When we bought our house, every room was painted a slightly different pastel shade. Pale pistachio in the dining room, an almost-purple in the living room, a sort-of yellow in one of the bedrooms. Given that the exterior is also an eye-catching French Blue, it’s a little like living in an Easter basket. Pass me my finest bonnet, please.
I knew one of the first things I wanted to do when we got the keys was paint everything a nice, sanity-inducing, fresh-feeling white, but that turns out to be easier said than done.
Despite the fact that Instagram and Pinterest and Interior Designers would have you believe that painting your walls white is the most effortlessly stylish decision you’ll ever make—they’re, well, they’re lying to you. Walk into a paint store thinking you’re just going to casually grab some white paint, and if you care anything about aesthetics, you’ll leave close to a mental breakdown. There are pink whites and yellow whites and green whites and blue whites. Every white is—just ever so slightly—every color of the rainbow, which you won’t realize until you’re looking at them side by side. You grab a “white” swatch only to realize that the next one is even … whiter (wtf, how.), and the one in your hand that looked so crisp and clean to begin with looks practically like a coffee stain now. Help.
We decided to tackle the dining room first, so I dutifully swatched an entire wall in paint squares of about 25 different white hues. Because white is, by nature, so reflective of what’s around it, it’s important to really sit with it in daylight, grey light, and whatever lightbulbs you’re planning on using in that room—any small shift in light color brings out that tonality in white paint, so you’ve got to like it in all of those situations. What you thought was the perfect clean white when you were swatching it late at night under your warm incandescent bulbs can suddenly become a pale blue by the pure light of the morning.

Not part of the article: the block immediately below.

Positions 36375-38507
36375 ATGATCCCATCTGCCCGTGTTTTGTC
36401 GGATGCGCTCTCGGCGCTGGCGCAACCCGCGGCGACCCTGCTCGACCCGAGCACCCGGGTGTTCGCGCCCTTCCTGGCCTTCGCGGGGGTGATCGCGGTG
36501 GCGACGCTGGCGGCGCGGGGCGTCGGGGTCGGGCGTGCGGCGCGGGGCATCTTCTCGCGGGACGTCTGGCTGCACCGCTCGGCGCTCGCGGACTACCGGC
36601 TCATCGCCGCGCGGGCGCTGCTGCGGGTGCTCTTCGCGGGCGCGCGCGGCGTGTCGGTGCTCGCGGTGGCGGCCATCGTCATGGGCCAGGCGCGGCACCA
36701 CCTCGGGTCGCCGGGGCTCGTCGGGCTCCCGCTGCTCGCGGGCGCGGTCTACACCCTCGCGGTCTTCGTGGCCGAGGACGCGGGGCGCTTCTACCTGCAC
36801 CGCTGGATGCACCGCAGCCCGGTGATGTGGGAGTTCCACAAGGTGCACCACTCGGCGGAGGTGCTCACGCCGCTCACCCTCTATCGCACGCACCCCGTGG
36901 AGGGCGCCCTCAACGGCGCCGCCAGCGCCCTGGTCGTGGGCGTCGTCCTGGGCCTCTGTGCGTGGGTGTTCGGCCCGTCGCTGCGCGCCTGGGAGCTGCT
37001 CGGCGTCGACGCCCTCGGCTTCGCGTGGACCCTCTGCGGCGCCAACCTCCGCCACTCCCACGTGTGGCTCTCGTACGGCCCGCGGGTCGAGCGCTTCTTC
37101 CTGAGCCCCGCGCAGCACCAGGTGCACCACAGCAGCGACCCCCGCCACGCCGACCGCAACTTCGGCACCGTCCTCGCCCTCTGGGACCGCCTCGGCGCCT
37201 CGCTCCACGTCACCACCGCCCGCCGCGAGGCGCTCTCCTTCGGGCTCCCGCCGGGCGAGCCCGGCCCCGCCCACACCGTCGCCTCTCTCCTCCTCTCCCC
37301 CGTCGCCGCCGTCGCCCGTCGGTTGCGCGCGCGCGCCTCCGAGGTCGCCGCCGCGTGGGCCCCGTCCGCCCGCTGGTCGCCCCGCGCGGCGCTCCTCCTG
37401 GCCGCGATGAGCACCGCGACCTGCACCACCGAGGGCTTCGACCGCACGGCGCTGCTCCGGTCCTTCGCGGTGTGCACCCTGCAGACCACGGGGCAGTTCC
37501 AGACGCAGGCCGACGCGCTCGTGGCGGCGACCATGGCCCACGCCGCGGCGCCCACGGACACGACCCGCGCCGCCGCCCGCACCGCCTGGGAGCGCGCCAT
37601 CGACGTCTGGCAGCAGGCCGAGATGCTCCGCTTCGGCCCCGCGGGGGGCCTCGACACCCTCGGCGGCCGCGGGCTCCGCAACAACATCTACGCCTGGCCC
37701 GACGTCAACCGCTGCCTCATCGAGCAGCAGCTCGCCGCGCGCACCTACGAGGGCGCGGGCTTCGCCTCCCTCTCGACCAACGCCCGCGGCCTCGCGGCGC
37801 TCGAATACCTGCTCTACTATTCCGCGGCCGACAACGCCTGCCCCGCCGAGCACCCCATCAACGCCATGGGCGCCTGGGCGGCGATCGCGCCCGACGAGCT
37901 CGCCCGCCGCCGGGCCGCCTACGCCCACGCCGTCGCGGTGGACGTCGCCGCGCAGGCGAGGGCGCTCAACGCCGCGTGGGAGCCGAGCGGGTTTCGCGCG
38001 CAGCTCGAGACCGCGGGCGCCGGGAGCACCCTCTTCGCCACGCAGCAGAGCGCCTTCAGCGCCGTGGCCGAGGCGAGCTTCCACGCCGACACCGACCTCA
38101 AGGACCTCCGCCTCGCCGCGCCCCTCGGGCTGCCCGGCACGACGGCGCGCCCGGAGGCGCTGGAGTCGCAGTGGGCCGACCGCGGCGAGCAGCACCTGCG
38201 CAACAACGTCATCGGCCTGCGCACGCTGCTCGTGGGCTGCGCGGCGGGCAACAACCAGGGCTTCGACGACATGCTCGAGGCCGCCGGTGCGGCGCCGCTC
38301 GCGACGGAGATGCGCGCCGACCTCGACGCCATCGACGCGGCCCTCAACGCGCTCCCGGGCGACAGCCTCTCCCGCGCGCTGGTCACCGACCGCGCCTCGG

Here’s what we narrowed it down to, along with some real rooms painted in each color, and ultimately (finally), a favorite.
Dunn Edwards “White.” Like the name says, an unpigmented straight white, so it doesn’t skew warm or cool—you can see it on the kitchen cabinets here. As much as I thought this was what I wanted, in reality it’s perfect for trim (or cabinets), but too aggressively stark for an entire room.
Benjamin Moore “Super White.” Ever so slightly off-white, this one didn’t feel blinding, and had a slightly cool (but not cold) tint that would balance out a room with really warm lighting or lots of afternoon sun.
Dunn Edwards “Precious Pearls.” This one is a beautiful pick, which almost feels opalescent in any color of light.
Benjamin Moore “Chantilly Lace.” Like a ninja-chameleon, this one looked true white in the can, a little cool in some light, and surprisingly warm in others.
Farrow & Ball “Satin Slipper.” Aptly named, this color is the most-barely there (but definitely noticeable) shade of pink. Very pretty, but not helpful in our Easter-egg rehab.
Dunn Edwards “Swiss Coffee.” No kidding, this paint has a cult-following for being the perfect, cozy feeling white. But…
Farrow & Ball “Pointing.” Ultimately, this is the color we landed on. F&B makes amazingly high-quality paint (they use more pigment than any other brand for truer color pay-off). As scary-yellow as Pointing looks in their own online swatches, in person it is the most beautifully balanced cream, that has a lovely depth to it and no cold/sterile feeling at all, somehow without breaking yellow in any light. Named after the mortar traditionally used to hold bricks together, Pointing is also one of the most commonly-chosen colors for restoring turn-of-the-century homes—it has a fresh but not spanking-new-modern appeal, which made it feel just right for our 1920s house.